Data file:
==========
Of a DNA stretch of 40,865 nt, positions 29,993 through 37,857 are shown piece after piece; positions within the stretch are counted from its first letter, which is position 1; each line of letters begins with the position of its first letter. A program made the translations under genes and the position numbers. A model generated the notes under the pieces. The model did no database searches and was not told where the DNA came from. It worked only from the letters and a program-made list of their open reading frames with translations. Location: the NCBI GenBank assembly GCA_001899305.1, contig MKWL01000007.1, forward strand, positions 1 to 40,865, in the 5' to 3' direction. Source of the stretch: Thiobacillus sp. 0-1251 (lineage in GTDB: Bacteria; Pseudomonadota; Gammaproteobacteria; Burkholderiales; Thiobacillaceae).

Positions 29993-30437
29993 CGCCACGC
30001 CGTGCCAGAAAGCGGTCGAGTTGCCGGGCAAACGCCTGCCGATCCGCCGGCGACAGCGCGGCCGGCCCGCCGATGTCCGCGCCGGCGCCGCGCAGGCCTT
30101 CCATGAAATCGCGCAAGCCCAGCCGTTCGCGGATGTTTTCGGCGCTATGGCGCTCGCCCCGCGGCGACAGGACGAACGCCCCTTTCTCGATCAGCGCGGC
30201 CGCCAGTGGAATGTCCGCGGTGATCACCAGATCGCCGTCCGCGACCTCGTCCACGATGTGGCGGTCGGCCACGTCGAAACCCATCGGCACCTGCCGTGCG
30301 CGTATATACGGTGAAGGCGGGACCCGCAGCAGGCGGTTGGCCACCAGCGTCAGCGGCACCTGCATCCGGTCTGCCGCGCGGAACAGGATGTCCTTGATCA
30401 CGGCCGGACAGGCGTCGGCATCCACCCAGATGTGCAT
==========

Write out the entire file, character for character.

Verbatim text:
Of a DNA stretch of 40,865 nt, positions 29,993 through 37,857 are shown piece after piece; positions within the stretch are counted from its first letter, which is position 1; each line of letters begins with the position of its first letter. A program made the translations under genes and the position numbers. A model generated the notes under the pieces. The model did no database searches and was not told where the DNA came from. It worked only from the letters and a program-made list of their open reading frames with translations. Location: the NCBI GenBank assembly GCA_001899305.1, contig MKWL01000007.1, forward strand, positions 1 to 40,865, in the 5' to 3' direction. Source of the stretch: Thiobacillus sp. 0-1251 (lineage in GTDB: Bacteria; Pseudomonadota; Gammaproteobacteria; Burkholderiales; Thiobacillaceae).

Positions 29993-30437
29993 CGCCACGC
30001 CGTGCCAGAAAGCGGTCGAGTTGCCGGGCAAACGCCTGCCGATCCGCCGGCGACAGCGCGGCCGGCCCGCCGATGTCCGCGCCGGCGCCGCGCAGGCCTT
30101 CCATGAAATCGCGCAAGCCCAGCCGTTCGCGGATGTTTTCGGCGCTATGGCGCTCGCCCCGCGGCGACAGGACGAACGCCCCTTTCTCGATCAGCGCGGC
30201 CGCCAGTGGAATGTCCGCGGTGATCACCAGATCGCCGTCCGCGACCTCGTCCACGATGTGGCGGTCGGCCACGTCGAAACCCATCGGCACCTGCCGTGCG
30301 CGTATATACGGTGAAGGCGGGACCCGCAGCAGGCGGTTGGCCACCAGCGTCAGCGGCACCTGCATCCGGTCTGCCGCGCGGAACAGGATGTCCTTGATCA
30401 CGGCCGGACAGGCGTCGGCATCCACCCAGATGTGCAT